Elena has told me on numerous occasions the best ride she has ever been on was The Simpsons 4D ride at Universal Studios. It was her idea to try out one of the attractions in the 4D Adventureland as part one of our Sentosa experience. I haven’t been keen on roller coasters until recently. It would be a new experience if nothing else, to see how they compared. The virtual 4D roller coaster “Extreme Log Ride” seemed like it would probably be the best of the available options.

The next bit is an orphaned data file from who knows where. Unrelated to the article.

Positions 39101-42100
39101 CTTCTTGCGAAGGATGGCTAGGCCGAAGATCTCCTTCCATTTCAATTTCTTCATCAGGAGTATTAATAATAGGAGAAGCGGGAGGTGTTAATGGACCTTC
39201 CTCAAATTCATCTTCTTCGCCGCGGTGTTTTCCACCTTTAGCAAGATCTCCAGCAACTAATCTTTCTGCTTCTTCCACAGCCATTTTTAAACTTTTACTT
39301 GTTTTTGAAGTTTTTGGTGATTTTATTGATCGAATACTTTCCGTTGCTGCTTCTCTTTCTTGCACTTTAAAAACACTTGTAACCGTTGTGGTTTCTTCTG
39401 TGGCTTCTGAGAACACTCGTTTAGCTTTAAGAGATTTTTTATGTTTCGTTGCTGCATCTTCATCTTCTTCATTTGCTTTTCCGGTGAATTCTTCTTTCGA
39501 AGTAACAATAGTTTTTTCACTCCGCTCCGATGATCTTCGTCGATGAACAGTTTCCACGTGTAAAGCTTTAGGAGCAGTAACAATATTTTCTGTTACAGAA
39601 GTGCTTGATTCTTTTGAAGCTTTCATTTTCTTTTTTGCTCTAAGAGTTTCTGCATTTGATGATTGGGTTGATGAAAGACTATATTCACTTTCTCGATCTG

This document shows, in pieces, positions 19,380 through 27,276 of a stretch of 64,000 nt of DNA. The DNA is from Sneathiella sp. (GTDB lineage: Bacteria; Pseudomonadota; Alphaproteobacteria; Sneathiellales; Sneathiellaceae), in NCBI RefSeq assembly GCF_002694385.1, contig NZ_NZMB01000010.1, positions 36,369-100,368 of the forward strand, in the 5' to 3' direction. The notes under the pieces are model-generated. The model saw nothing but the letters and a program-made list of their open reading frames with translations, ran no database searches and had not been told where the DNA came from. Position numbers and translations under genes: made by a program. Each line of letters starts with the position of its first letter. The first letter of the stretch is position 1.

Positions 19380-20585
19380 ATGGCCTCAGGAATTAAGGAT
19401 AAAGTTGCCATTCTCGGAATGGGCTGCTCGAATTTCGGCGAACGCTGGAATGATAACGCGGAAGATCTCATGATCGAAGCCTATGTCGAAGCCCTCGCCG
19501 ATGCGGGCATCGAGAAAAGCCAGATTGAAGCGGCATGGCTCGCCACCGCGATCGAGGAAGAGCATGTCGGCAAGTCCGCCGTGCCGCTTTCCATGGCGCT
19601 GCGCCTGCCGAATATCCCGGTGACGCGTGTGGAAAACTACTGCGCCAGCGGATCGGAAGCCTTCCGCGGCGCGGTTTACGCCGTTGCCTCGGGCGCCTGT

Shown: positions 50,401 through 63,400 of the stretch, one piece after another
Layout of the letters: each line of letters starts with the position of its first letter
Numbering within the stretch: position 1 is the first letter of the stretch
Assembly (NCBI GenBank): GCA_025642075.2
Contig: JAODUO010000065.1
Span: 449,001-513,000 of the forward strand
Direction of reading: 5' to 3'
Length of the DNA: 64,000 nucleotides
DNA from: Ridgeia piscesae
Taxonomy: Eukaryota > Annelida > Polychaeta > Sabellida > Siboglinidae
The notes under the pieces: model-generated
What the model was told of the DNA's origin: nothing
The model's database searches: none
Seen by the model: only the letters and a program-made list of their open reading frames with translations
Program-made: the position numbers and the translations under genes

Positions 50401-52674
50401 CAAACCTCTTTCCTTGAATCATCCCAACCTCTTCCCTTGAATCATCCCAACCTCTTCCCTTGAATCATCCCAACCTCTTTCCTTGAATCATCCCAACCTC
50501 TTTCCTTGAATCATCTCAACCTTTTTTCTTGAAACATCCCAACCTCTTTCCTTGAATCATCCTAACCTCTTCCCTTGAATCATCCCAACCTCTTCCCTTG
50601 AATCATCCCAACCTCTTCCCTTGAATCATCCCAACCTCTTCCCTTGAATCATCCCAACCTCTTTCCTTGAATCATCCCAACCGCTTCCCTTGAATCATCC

It began with a pre-show experience. A lot of lights flashed, tribal drum beats boomed across the room. I can’t say I was overly impressed at this stage. I thought perhaps there was some scientific research that proved a disorientating experience of lights and sounds makes a person more susceptible to believing in the virtual reality to follow. That makes sense, right? We moved through to the main event, got into our cars and endured a mash-up of safety advice that repeatedly advised our seat belts must be on at all times. I had to wonder if maybe the stewards kept noticing people without their seat belts in place. Perhaps a constant repetition would see them pay attention. Eventually everyone buckled up, it was time for our Extreme Log Ride!